War and Software development strategies — Part 2. Sun Tzu’s The art of war

In case you haven’t got the chance to read them yet.

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We are going to explore how Sun Tzu’s The Art of War written in the 6th century BC, a Chinese military treatise that is still revered today as the ultimate commentary on war and military is very similar to certain business principles, we use nowadays in software development. Unlike some I am not going to argue that every principle is actually very well confined in our paradigm, however, while some of those contradict agile they are very well aligned with

Waterfall methodology

“Now the general who wins a battle makes many calculations in his temple ere the battle is fought. The general who loses a battle makes, but few calculations beforehand. Thus do many calculations lead to victory, and few calculations to defeat: how much more no calculation at all.”

A turtle using sprints and Waterfall

The very opposite of Agile right? However, Waterfall was here long before many of us started writing code and many of us might still use it in certain situations, but software development is about today, or even about tomorrow, right? So let us see what interops with Agile.

Iterative development

When you engage in actual fighting, if victory is long in coming, then men’s weapons will grow dull and their ardor will be damped. If you lay siege to a town, you will exhaust your strength.

There is no instance of a country having benefited from prolonged warfare.

In war, then, let your great object be victory, not lengthy campaigns.

If you march 50 LI in order to outmaneuver the enemy, you will lose the leader of your first division, and only half your force will reach the goal.If you march 30 LI with the same object, two-thirds of your army will arrive.

A Spring Framework passionate developer, who is NOT tired

All those are very correlated with the sixth’s principle of scrum

This is why we are having sprints instead of long periods of development, Operating in small iterations will bring continuous value to the business, conserve team strength, keep the team morale high and enjoy the client’s trust, deliver an MVP

Scum instruments for keeping control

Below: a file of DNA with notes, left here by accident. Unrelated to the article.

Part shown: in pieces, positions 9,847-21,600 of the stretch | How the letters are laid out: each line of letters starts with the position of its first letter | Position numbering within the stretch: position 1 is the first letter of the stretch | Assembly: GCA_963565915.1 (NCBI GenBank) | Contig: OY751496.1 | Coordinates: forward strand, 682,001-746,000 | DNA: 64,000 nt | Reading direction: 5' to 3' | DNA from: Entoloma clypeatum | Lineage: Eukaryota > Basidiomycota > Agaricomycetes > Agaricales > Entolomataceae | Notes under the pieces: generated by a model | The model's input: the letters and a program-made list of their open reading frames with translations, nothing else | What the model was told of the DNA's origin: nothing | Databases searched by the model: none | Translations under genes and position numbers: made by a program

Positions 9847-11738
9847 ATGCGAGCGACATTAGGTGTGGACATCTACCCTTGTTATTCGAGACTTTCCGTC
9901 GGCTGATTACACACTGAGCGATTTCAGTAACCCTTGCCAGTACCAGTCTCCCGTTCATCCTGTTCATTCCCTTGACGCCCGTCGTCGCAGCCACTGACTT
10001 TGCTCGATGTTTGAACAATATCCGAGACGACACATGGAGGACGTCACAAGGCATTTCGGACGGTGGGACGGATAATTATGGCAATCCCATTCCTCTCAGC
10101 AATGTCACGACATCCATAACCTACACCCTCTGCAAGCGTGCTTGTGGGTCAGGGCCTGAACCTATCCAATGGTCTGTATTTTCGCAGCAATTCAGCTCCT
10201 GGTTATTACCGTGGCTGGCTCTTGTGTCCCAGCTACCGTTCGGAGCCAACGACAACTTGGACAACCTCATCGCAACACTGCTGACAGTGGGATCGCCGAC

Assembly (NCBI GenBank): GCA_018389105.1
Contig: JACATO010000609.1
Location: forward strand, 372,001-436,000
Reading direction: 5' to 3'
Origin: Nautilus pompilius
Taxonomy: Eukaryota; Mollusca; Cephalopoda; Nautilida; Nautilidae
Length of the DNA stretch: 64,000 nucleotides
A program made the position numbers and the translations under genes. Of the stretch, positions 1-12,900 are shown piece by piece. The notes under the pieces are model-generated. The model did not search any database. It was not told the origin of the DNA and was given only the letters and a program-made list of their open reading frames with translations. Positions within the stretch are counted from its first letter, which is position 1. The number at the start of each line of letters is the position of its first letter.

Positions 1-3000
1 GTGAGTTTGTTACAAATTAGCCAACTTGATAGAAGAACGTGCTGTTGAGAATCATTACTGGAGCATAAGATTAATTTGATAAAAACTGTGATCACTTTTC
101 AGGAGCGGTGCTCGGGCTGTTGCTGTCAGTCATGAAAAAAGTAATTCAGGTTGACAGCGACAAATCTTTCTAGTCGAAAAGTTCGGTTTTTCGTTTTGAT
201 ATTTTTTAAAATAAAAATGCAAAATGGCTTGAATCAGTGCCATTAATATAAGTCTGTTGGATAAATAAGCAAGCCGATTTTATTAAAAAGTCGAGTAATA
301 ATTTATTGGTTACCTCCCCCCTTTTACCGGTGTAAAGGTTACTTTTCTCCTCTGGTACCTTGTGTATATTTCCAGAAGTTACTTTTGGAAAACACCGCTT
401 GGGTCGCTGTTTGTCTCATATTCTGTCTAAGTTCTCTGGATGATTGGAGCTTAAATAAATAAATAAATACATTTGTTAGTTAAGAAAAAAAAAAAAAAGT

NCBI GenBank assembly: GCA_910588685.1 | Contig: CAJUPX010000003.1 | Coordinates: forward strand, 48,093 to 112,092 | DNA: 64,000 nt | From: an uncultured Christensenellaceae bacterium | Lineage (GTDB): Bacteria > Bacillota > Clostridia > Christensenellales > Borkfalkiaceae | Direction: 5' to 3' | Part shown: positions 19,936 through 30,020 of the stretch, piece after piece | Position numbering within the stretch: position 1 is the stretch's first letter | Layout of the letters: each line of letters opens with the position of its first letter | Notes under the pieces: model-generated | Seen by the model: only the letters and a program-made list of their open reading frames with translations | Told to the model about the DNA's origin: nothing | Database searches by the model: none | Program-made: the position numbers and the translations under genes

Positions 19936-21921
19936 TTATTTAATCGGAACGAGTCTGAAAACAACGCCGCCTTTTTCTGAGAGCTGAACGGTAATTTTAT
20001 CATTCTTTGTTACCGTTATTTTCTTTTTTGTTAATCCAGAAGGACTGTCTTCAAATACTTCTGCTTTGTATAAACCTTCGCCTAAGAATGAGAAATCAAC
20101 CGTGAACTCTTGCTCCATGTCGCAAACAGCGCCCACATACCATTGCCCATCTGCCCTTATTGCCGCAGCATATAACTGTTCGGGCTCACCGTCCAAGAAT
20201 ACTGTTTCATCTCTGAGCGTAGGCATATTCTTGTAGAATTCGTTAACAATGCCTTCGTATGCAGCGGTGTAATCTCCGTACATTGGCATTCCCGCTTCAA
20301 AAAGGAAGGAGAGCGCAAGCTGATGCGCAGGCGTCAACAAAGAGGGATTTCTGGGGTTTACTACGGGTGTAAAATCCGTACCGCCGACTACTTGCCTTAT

The control of a large force is the same principle as the control of a few men: It is merely a question of dividing up their numbers.

Fighting with a large army under your command is nowise different from fighting with a small one: It is merely a question of instituting signs and signals.

A developer asking for Git creds for over two weeks

This is where we talk about instruments such as the Dailies the dashboard and the burn-down chart, Scrum, and the Scrum of Scrums for larger teams.

Team superpower

Post Covid-19 daily and you forgot to wear a mask

The clever combatant looks to the effect of combined energy and does not require too much from individuals. Hence his ability to pick out the right men and utilize combined energy.

This is about the team superpower

As we know the team always does more than on the talented individual, mentioned more than once.

Teams are what get things done in the world of work. — Jeff Sutherland

Estimations

Ponder and deliberate before you make a move.

The feature you promised to deliver in two hours

Estimations, backlog grooming, as we all know is the secret sauce that keeps us going.

Propper control and requirements

When the general is weak and without authority; when his orders are not clear and distinct; when there are no fixed duties assigned to officers and men, the result is utter disorganization.

Your average PM

Unclear requirements, no team lead, no BA, no definition of done, we all know how it ends right?

MVP and MMF

Move not unless you see an advantage; use not your troops unless there is something to be gained; fight not unless the position is critical.

If it is to your advantage, make a forward move; if not, stay where you are.

A client when he learned that the project is not going to be fix price

MMF is erroneously equated to MVP. MMF is about delivering value to customers, whereas MVP is about learning more about the ultimate product, but both reinforce the idea that we should seek the minimum functionality in order to accomplish a specific outcome and not waste more resources than we have to.

Conclusion

So to sum up, our efficiency in software development is very much tied with lessons understandings the cruel truths the war has taught us, so next time you write code, try to remember some of those principles were written in blood,

A backend developer

so please do your best to follow ;)

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Team lead and Android developer to the bone for six years and counting. In a never-ending search for the right architectural design pattern

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Jack S

Jack S

Team lead and Android developer to the bone for six years and counting. In a never-ending search for the right architectural design pattern

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